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Electrology

Electrology uses a low-level electrical current to remove hair permanently. The current is delivered into the dermal papilla (the source of nourishment for the hair, located at the base of the follicle) and the bulge area (the area between the papilla and the erector pili muscle).

A very fine, sterilized probe (filament or needle) is inserted into the follicle along the hair shaft. Once the current is applied and the papilla and the reproductive organ/matrix of the hair have been destroyed, no further hair growth will occur.

Hair Growth Cycle

Diagram showing regression of an anagen hair follicle. On entering catagen the dermal papilla condenses as the cells become inactive. With the lack of dermal papilla cell stimulation, the hair fiber and root sheaths stop growing. In telogen the dermal papilla can become isolated in the dermis and sit dormant for a long period of time.

Under normal circumstances hair growth in each hair follicle occurs in a cycle. There are three main phases of the hair growth cycle; A C T = Anagen, Catagen and Telogen. Anagen (active) is the growing phase or when the hair fiber is produced. During anagen, the hair contains an abundance of melanin, the pigment that gives your hair its color. This is the phase during which laser hair removal treatment is most effective. The growth cells in the papilla rapidly divide and produce the hair shaft, which in turn becomes keratinized as it pushes up and out of the follicle into the pore. The follicle grows down into the deeper levels of the dermis (skin) seeking nourishment. (Active Hair) Catagen (club hair) is the period of controlled regression of the hair follicle. This phase is when the lower part of the hair stops growing, but does not shed, and the follicle is reabsorbed. It will be difficult for permanence to be achieved when the hair is in the catagen growth cycle.

As the catagen phase begins, the bulb detaches from the blood supply and the hair shaft takes on the look of a club. (Club Hair).

Telogen (tired) is the last of the hair growth cycle. In this resting phase, the old hair falls out in preparation for the development of a new anagen hair. Permanence cannot be achieved when the hair are in the telogen growth cycle. After resting, the follicle can be re-generated and begin growing again if not treated again. (Tired Hair). Remember, Anagen is followed by catagen, a period of controlled regression of the hair follicle. Ultimately the hair follicle enters telogen, when the follicle is in a so-called resting state.

Diagram above shows regression of an anagen hair follicle. On entering catagen the dermal papilla condenses as the cells become inactive. With the lack of dermal papilla cell stimulation, the hair fiber and root sheaths stop growing. In telogen the dermal papilla can become isolated in the dermis and sit dormant for a long period of time. Normally this cycle of hair production will continue for the duration of the individual's life, however other factors can influence, promote and inhibit hair production.

Electrolysis, Thermolysis and the Blend

Diagram showing regression of an anagen hair follicle. On entering catagen the dermal papilla condenses as the cells become inactive. With the lack of dermal papilla cell stimulation, the hair fiber and root sheaths stop growing. In telogen the dermal papilla can become isolated in the dermis and sit dormant for a long period of time.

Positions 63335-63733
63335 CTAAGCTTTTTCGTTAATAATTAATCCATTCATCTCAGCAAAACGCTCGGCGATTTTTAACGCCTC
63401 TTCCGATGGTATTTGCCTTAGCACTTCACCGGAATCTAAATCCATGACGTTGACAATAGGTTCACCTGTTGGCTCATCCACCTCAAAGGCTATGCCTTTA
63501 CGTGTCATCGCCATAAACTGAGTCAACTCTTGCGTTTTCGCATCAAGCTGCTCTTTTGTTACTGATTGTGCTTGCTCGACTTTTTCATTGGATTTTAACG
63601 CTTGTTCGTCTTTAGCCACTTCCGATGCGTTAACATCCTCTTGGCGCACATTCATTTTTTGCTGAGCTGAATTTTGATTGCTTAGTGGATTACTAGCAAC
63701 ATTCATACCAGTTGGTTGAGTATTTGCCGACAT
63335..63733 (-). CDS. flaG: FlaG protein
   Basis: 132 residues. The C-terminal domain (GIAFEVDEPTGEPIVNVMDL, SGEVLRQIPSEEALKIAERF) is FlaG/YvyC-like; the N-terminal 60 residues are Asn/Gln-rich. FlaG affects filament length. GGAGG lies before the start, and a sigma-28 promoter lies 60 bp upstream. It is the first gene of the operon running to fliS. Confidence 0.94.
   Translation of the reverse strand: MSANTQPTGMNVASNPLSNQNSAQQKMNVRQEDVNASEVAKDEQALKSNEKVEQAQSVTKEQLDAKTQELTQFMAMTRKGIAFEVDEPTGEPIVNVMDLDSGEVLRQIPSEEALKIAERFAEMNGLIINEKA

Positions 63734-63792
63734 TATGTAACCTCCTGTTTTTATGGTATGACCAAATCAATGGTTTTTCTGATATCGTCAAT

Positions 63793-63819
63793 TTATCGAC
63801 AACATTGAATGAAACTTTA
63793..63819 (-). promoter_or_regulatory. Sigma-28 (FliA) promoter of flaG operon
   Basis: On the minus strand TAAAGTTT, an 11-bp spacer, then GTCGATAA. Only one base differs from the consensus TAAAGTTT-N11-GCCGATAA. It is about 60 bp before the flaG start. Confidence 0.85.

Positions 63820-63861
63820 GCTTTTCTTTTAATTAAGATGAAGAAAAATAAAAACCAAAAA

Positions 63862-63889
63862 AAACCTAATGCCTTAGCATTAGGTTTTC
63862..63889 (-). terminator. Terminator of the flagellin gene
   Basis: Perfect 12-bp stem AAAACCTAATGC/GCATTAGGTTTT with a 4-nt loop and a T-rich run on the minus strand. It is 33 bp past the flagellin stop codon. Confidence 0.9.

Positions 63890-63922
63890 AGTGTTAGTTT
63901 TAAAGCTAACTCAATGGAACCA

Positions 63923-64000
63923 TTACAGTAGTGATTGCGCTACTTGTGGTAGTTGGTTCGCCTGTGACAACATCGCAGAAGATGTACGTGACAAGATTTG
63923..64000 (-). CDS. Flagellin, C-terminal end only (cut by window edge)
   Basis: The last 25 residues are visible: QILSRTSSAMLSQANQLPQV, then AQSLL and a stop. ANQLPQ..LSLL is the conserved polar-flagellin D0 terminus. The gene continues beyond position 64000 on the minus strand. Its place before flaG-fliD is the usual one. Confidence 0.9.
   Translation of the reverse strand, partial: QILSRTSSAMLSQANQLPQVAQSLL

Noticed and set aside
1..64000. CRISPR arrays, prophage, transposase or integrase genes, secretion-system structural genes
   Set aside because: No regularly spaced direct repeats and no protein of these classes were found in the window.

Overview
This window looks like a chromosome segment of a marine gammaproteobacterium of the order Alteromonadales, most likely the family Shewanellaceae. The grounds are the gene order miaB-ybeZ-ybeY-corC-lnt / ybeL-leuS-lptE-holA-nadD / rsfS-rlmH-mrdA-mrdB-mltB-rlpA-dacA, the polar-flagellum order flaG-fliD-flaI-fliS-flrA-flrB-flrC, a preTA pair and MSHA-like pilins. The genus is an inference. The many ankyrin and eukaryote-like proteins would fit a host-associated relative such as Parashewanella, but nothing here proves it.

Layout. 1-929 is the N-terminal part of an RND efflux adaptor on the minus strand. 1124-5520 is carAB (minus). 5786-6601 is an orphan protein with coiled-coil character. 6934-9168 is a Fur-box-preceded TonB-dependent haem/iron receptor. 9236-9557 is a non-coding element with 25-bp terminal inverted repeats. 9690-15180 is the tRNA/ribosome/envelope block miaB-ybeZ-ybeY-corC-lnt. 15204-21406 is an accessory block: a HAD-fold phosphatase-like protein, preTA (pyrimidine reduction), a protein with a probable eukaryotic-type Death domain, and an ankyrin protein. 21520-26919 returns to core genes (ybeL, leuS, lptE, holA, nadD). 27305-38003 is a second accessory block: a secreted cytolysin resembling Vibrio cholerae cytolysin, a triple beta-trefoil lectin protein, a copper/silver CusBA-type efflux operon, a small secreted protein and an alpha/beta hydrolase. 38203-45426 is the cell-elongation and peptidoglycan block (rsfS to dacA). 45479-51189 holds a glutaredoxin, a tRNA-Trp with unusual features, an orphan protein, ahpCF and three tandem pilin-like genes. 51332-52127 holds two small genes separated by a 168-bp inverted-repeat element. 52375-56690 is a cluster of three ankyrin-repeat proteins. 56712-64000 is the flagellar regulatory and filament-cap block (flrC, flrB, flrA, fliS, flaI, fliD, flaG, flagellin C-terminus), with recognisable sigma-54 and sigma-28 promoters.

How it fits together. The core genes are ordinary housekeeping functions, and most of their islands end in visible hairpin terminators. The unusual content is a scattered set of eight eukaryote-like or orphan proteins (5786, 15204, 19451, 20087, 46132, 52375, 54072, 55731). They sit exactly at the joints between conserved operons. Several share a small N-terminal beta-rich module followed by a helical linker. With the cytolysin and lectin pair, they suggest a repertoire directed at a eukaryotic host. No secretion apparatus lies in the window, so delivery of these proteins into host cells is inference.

Under normal circumstances hair growth in each hair follicle occurs in a cycle. There are three main phases of the hair growth cycle; A C T = Anagen, Catagen and Telogen. Anagen (active) is the growing phase or when the hair fiber is produced. During anagen, the hair contains an abundance of melanin, the pigment that gives your hair its color. This is the phase during which laser hair removal treatment is most effective. The growth cells in the papilla rapidly divide and produce the hair shaft, which in turn becomes keratinized as it pushes up and out of the follicle into the pore. The follicle grows down into the deeper levels of the dermis (skin) seeking nourishment. (Active Hair) Catagen (club hair) is the period of controlled regression of the hair follicle. This phase is when the lower part of the hair stops growing, but does not shed, and the follicle is reabsorbed. It will be difficult for permanence to be achieved when the hair is in the catagen growth cycle.

As the catagen phase begins, the bulb detaches from the blood supply and the hair shaft takes on the look of a club. (Club Hair).

Telogen (tired) is the last of the hair growth cycle. In this resting phase, the old hair falls out in preparation for the development of a new anagen hair. Permanence cannot be achieved when the hair are in the telogen growth cycle. After resting, the follicle can be re-generated and begin growing again if not treated again. (Tired Hair). Remember, Anagen is followed by catagen, a period of controlled regression of the hair follicle. Ultimately the hair follicle enters telogen, when the follicle is in a so-called resting state.

Diagram above shows regression of an anagen hair follicle. On entering catagen the dermal papilla condenses as the cells become inactive. With the lack of dermal papilla cell stimulation, the hair fiber and root sheaths stop growing. In telogen the dermal papilla can become isolated in the dermis and sit dormant for a long period of time. Normally this cycle of hair production will continue for the duration of the individual's life, however other factors can influence, promote and inhibit hair production.